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Sole practitioner Anita Cains embraces the opportunity to connect with the community in the area where she lives and works.

Anita Cains has a law practice in Broulee in the Far South Coast region of NSW, serving a population of just under 4000 people. She was reluctant to speak to LSJ at first. “It’s out of my comfort zone,” says this modest, caring woman whose focus is always on the needs of vulnerable people.

Cains admits to a lack of confidence: “I was a latecomer to law. I never had any ambition to become a lawyer. I worked as a medical receptionist when I left school in Grade 10. In 1997 I moved to Wagga and worked as a legal secretary to a senior partner of a local law firm. He said to me, ‘I think you should study law.’

“And I laughed and said, ‘pull the other leg’ … Then I commenced studying law through the LPAB whilst I was working. My employers were great mentors. I was admitted just before I turned 40.”

From 2010, Cains worked in practices on NSW’s Far South Coast. “I never had an ambition to have my own legal firm,” she says, “but the law-firm environment didn’t really suit me. I wanted to be more flexible in providing a legal service.”

I know my boundaries

Her solution, Cains said, was to “start my own practice in 2014, working in areas I feel comfortable in. I don’t accept work if I believe I don’t have the expertise a matter requires. I like to think I know my boundaries, because I think my clients deserve that.

“I’m the only lawyer here in Broulee and we’ve got a substantial older community, a large retirement village. I love going to my oldies, in their homes, at the nursing home, or wherever they need.”

Cains’ legal assistant is from a firm where she previously worked. “We are more a team than an employer and employee,” she says. “Because of [her assistant’s] expertise and extensive knowledge, we almost job share.”

Animals feature large in Cains’ office. “We had an office cat for a while, a stray that I adopted, but she is now living her best life at home. Our office is dog friendly. Being able to bring their dogs to appointments makes clients feel at ease and realise we are normal people.

A lot of people feel intimidated and afraid of asking unintelligent questions when seeing a lawyer, and that’s the last thing that we want.”

‘A lot of people feel intimidated and afraid of asking unintelligent questions when seeing a lawyer, and that’s the last thing that we want. ‘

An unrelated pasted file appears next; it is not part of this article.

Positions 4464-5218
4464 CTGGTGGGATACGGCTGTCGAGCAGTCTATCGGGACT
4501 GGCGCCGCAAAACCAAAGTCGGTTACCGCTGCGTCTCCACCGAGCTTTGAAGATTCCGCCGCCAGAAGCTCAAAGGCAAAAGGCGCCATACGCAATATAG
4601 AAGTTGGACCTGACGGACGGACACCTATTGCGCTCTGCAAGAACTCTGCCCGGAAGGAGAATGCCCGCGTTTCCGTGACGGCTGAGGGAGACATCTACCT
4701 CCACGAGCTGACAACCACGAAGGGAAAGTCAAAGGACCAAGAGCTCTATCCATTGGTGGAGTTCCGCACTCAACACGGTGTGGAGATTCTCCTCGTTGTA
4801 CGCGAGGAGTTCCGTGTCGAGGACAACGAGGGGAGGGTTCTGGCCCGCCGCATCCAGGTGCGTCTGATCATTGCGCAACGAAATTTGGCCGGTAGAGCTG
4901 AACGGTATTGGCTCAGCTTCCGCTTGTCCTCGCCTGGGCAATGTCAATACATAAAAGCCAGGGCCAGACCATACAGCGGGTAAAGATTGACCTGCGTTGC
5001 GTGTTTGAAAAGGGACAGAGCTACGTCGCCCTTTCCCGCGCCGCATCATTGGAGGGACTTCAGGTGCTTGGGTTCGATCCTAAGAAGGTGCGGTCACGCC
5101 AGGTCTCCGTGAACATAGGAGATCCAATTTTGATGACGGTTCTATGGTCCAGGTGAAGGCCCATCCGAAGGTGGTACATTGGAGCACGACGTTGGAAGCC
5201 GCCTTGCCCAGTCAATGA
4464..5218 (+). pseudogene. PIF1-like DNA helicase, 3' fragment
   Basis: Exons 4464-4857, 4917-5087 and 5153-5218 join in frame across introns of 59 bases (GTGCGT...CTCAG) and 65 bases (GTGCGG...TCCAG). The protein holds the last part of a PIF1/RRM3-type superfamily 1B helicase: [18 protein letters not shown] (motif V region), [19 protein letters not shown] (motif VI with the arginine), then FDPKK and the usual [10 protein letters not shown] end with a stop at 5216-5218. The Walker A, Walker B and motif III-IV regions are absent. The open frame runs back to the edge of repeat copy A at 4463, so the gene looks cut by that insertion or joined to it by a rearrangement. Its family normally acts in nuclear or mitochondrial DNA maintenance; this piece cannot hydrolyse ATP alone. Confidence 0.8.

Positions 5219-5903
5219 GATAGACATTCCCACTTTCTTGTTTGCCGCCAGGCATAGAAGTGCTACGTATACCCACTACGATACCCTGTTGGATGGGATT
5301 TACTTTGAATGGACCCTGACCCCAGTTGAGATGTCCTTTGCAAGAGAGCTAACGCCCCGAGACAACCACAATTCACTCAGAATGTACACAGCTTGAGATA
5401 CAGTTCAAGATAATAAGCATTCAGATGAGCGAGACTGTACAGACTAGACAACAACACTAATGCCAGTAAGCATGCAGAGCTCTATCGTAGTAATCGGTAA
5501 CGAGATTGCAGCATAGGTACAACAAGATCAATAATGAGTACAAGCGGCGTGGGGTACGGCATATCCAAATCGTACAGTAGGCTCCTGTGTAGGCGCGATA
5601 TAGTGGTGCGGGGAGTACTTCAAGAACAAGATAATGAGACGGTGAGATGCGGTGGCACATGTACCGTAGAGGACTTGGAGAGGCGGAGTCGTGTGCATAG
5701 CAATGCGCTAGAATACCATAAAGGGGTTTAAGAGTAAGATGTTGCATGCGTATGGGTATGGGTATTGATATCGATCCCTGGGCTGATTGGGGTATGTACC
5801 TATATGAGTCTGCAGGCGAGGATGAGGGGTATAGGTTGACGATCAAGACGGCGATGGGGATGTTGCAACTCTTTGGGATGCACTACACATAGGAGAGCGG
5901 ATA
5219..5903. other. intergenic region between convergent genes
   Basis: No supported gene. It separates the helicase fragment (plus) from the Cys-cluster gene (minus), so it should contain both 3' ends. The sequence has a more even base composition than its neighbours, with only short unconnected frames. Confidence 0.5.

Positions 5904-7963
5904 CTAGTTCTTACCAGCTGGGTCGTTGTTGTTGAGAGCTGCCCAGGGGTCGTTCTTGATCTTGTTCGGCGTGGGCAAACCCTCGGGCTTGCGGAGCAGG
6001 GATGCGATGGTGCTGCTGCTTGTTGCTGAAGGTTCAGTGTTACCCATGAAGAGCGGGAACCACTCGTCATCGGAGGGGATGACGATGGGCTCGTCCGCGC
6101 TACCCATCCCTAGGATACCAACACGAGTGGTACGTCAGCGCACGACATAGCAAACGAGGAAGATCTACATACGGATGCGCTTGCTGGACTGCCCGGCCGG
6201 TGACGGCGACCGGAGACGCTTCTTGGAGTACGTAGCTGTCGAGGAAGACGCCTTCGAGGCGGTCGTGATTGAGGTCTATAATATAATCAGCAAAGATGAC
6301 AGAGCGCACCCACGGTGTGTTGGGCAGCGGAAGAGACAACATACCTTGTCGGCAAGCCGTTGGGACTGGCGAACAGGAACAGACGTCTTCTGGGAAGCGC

Cains adds, “In the office we sell items I’ve knitted and the proceeds are donated to the RSPCA. We love having Oscar, the therapy dog from next door, to visit.”

On a personal basis

“I have some really nice chats with my clients at times and I enjoy getting to know them on a personal basis,” Cains says. “It’s not time productive, but it’s this flexibility of having my own practice that I enjoy.” It’s clear that Cains goes above and beyond with her clients. “I find it difficult to put a wall up and go, ‘you’re not my problem’.”

She keeps an eye on one of her older clients, visiting her at home and assisting her with day-to-day affairs, such as registering and insuring her car. “I wouldn’t charge for doing things like that, it’s just that she has no one else to help her and I enjoy that aspect of my practice.”

Cains is very pleased to be in a regional area both at work and at home. “I live on the outskirts of Moruya, on a bit of land. I’m pretty much a homebody, I’m very much into my garden. I like to hang out with my chooks and miniature ponies.

“It takes me about 20 minutes to get to work, a very nice drive beside the river. It’s a good way to prepare for work, and to de-stress on the way home. At work, I can walk along the beach – only 600m away from my office – when I’m disciplined enough to take the time out.”

It’s not surprising to hear that Cains’ life outside work is dominated by engaging with and caring for others. “I started a knitting group to make things for the people who are doing it tough here, because like most [regional] areas we’ve got a homelessness crisis. I meet with a group of ladies at the local club to knit items, and have a bit of a chin wag.”

Sole practice can be isolating, she says, but she has realised  “I’m not alone – others have the same issues about self-confidence and the fear of getting things wrong.”

‘I’m not alone – others have the same issues about self-confidence and the fear of getting things wrong.’

It was during a Staying Well in the Law event, run by the Law Society of NSW, that Cains gained a sense of support.

She also finds the Law Society’s Ethics helpline “very useful”, she says, for another perspective on issues relating to her work.

“And the Solicitor Outreach Service is so valuable,” she adds. “I’ve previously been under the care of a psychologist and it was really good to speak to somebody who understood lawyers.”

– Law Society members can contact the Solicitor Outreach Service, also known as SOS, 24/7 on 1800 592 296.